USS Canberra (LCS-30)

She is an Independence-class littoral combat ship of the United States Navy. She is the second U.S. ship to be named Canberra, after the Australian cruiser HMAS Canberra, which was named after the Australian capital city and sunk during the Battle of Savo Island. Canberra was built in Mobile, Alabama, by Austal USA. She was christened on June 5, 2021. The U.S. Navy accepted delivery of the ship at Austal USA’s facilities in Mobile on December 21, 2021. On June 22, 2022, Canberra arrived at San Diego Naval Base, its home port. Now, it is scheduled to be commissioned in 2023.

USS Hyman G. Rickover (SSN-795)

This will be the second vessel of the U.S. Navy’s Virginia-class nuclear-powered attack submarines to be named in honor of Admiral Hyman G. Rickover, the father of the nuclear Navy. Rickover served in the Navy for 63 years on active duty. His views touched on matters of design, propulsion, education, personnel, and professional standards. The SSN 795 was christened on July 31, 2021, at General Dynamics Electric Boat in Groton, Connecticut and is expected to enter service this year if everything goes as planned.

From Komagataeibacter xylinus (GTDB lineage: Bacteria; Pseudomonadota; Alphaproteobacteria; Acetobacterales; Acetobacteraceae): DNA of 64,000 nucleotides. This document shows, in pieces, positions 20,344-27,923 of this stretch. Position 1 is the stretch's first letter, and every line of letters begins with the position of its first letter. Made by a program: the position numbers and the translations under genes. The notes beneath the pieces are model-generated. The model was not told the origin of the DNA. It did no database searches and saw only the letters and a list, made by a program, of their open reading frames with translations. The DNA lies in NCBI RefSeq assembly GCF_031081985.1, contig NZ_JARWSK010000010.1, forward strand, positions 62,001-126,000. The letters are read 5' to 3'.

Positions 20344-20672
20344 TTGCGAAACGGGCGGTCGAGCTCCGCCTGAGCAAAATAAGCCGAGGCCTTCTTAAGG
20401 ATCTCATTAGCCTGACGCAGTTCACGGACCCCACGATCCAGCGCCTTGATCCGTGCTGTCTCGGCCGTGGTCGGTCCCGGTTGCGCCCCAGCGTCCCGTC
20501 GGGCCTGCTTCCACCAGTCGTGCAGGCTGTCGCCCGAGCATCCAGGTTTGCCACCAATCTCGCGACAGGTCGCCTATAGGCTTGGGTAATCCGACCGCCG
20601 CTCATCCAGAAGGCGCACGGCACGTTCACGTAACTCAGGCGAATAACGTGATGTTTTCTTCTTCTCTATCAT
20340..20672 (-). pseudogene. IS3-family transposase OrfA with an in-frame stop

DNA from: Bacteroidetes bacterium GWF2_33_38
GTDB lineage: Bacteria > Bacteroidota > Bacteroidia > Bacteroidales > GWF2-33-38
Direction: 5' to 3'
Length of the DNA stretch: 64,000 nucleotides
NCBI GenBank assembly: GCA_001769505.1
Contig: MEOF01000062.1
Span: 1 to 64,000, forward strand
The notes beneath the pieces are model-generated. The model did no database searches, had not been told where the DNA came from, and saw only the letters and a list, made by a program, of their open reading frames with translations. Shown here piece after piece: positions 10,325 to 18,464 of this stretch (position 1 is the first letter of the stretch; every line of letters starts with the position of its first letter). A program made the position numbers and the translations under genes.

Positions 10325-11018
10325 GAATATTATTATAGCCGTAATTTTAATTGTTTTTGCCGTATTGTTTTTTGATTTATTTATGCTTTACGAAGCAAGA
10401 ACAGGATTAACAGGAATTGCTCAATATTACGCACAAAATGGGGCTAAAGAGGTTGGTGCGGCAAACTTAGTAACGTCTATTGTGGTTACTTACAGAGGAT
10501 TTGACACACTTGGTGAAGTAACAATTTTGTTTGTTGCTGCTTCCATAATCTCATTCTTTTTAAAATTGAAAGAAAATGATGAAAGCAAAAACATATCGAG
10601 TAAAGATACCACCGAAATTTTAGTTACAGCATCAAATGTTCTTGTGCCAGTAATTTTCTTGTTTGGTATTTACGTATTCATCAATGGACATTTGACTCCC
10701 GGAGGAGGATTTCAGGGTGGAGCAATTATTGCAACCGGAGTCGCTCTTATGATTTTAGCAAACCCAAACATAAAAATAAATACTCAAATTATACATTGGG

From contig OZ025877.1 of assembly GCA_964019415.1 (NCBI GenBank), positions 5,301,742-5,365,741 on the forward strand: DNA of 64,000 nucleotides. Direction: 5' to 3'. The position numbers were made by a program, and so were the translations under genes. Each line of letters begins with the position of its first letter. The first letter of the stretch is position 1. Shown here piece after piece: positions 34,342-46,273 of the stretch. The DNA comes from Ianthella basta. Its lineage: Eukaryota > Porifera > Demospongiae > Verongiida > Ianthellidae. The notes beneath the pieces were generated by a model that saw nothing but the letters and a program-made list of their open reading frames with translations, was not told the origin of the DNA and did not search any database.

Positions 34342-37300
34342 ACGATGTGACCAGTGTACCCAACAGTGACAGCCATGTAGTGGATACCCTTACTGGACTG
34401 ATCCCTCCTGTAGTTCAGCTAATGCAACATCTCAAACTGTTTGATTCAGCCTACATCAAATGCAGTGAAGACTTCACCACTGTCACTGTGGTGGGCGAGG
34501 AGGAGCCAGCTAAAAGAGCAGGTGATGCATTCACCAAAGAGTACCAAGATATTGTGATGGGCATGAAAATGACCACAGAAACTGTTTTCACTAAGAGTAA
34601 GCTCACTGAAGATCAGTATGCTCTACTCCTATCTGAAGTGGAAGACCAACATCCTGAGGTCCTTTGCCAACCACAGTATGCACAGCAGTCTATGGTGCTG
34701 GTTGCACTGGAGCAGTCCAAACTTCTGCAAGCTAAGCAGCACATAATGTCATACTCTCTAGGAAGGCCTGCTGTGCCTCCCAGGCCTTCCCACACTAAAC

USS New Jersey (SSN-796)

This is a nuclear-powered Virginia-class attack submarine, which is the third U.S. Navy vessel named for the state of New Jersey. On April 14, 2022, she was launched after her christening on November 13; New Jersey is the first U.S. Navy attack submarine designed for a mixed-gender crew. The first female submariners in the U.S. Navy were on ballistic missile submarines, such as USS Wyoming (SSBN-742), back in 2011. The U.S. Navy received New Jersey in late 2022 and should be commissioned this year.

USS Carl M. Levin (DDG 120)

This one is the 70th destroyer in the Arleigh Burke class of the United States Navy’s Flight IIA guided missile fleet. Carl M. Levin was christened at the Bath Iron Works shipyard in Bath, Maine, on October 2, 2021. She is the 42nd Flight IIA ship and the fifth of the “technology insertion” builds with elements of the follow-on Flight III series. She installed an Aegis Combat System baseline 9 with integrated air and missile defense capabilities. Carl M. Levin finished her sea trials on December 9, 2022, and her commissioning is scheduled for spring 2023.